Pair sues for more disabled access

City contends that places like Balboa Island's Marine Avenue actually exceed ADA requirements.

November 11, 2010|By Mike Reicher,
  • A disabled man, Arnie Pike, is suing the city of Newport Beach for what he says are curbs like this handicapped parking on Marine and Park on Balboa, which are not accessible enough for wheelchair-bound individuals.
A disabled man, Arnie Pike, is suing the city of Newport… (DON LEACH, Daily…)

EDITOR'S NOTE: This corrects an earlier version of the story. Arnie Pike did not sue the Orange County Transportation Authority. He criticized its accessibility, but did not sue the agency.


BALBOA ISLAND — The Balboa Island Ferry and the shops along Marine Avenue are some of the most charming places in Southern California.

That's unless you are disabled, Arnie Pike contends.

Pike, a wheelchair-bound man, and another disabled woman are suing the city to make Balboa Island more accessible. They claim there aren't enough disabled parking spaces along the main shopping street, that the sidewalks are too crowded with benches and signs, and that the Balboa Island Ferry is inaccessible.

After two years of negotiations and court proceedings, the parties are going to trial.

"I want it to be improved for everybody who is disabled," Pike said, "so we can all use the facilities like normal people."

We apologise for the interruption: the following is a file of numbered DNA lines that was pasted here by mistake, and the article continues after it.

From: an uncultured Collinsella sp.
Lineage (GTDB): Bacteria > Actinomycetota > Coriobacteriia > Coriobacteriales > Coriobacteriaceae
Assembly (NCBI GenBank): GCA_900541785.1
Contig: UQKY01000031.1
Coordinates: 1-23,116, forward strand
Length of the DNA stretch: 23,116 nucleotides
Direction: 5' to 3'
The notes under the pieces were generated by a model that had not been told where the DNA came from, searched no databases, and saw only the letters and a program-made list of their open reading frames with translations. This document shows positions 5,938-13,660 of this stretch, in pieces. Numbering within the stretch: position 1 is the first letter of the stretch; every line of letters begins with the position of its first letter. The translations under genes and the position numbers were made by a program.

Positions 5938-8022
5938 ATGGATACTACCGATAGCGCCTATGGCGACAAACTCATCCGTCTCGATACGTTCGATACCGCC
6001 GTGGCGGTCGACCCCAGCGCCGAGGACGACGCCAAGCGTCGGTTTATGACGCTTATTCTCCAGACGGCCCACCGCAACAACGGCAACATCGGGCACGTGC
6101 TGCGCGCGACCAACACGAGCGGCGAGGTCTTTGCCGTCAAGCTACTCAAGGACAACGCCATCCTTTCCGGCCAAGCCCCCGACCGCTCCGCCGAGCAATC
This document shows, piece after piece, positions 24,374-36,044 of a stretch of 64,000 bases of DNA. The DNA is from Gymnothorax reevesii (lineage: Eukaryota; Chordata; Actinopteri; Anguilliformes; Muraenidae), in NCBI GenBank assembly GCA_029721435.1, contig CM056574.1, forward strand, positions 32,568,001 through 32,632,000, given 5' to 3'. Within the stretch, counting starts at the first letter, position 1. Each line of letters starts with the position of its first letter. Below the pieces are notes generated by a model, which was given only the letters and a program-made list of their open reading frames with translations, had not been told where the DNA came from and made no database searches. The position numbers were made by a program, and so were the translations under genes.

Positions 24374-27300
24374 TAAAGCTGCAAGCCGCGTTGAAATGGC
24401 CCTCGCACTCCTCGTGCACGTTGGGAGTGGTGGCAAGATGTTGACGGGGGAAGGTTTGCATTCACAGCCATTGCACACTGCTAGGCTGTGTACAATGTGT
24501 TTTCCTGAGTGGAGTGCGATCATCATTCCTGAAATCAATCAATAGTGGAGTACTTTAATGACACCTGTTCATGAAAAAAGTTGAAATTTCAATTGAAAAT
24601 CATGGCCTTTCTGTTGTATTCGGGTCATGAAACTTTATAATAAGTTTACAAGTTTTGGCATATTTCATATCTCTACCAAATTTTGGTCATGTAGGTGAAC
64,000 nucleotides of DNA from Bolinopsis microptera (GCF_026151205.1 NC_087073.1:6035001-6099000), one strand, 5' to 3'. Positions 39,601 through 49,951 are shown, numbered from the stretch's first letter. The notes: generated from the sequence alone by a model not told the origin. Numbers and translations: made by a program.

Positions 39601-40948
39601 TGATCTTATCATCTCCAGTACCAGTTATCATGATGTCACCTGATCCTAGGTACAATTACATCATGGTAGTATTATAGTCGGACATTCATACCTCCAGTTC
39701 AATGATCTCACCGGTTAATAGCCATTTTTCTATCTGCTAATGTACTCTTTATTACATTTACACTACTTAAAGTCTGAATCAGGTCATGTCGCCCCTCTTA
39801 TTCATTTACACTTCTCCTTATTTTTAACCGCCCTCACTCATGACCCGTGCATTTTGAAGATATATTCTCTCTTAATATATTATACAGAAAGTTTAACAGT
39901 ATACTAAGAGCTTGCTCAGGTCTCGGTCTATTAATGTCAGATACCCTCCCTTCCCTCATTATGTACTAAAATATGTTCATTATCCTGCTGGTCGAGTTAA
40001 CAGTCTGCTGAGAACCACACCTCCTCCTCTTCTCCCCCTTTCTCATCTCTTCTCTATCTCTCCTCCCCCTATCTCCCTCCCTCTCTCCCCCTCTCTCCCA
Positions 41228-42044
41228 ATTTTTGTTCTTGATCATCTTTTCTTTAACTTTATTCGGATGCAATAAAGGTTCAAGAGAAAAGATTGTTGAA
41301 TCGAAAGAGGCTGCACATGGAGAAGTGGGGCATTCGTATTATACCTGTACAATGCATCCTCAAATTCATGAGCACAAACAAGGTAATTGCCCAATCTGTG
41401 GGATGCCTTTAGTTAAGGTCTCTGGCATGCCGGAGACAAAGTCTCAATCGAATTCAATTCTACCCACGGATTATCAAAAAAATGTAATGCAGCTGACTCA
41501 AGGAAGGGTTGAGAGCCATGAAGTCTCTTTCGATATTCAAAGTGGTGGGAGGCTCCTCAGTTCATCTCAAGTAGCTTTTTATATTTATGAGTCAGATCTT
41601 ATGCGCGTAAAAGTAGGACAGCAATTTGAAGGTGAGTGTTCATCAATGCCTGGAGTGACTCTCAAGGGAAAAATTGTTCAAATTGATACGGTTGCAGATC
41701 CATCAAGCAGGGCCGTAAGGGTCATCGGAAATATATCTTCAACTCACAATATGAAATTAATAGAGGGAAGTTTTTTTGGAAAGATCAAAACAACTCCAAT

Pike, 72, began using a wheelchair after he suffered a stroke in the 1990s. His co-plaintiff, Christie Rudder, 48, was in a car accident that left her a partial quadriplegic. She also uses a wheelchair.


Rudder has visited family on Little Balboa Island for years, her attorney says, and around 2005 she was unable to park in her normal spaces because the city removed three disabled spots along Marine Avenue.

There is still one disabled space just off Marine, next to the Balboa Island Fire Station. But Pike said that he is unable to extend his wheelchair ramp from his van because the curb there is too high. Because of this and other barriers, the pair claim, the city is violating the Americans with Disabilities Act and other laws.

The city contends that the areas in question, including the Marine Avenue area, are accessible. The sidewalks "exceed the requirements of the ADA regulations," the city claims in court records.

It voluntarily installed the disabled space on Park Avenue, the city states, as the ADA rules do not require public agencies to provide this type of disabled parking.

"The city goes out and tries to help the handicapped and a guy like this challenges it," said Councilman Ed Selich, who represents the area. "It seems this guy is punishing the city for going the extra mile."

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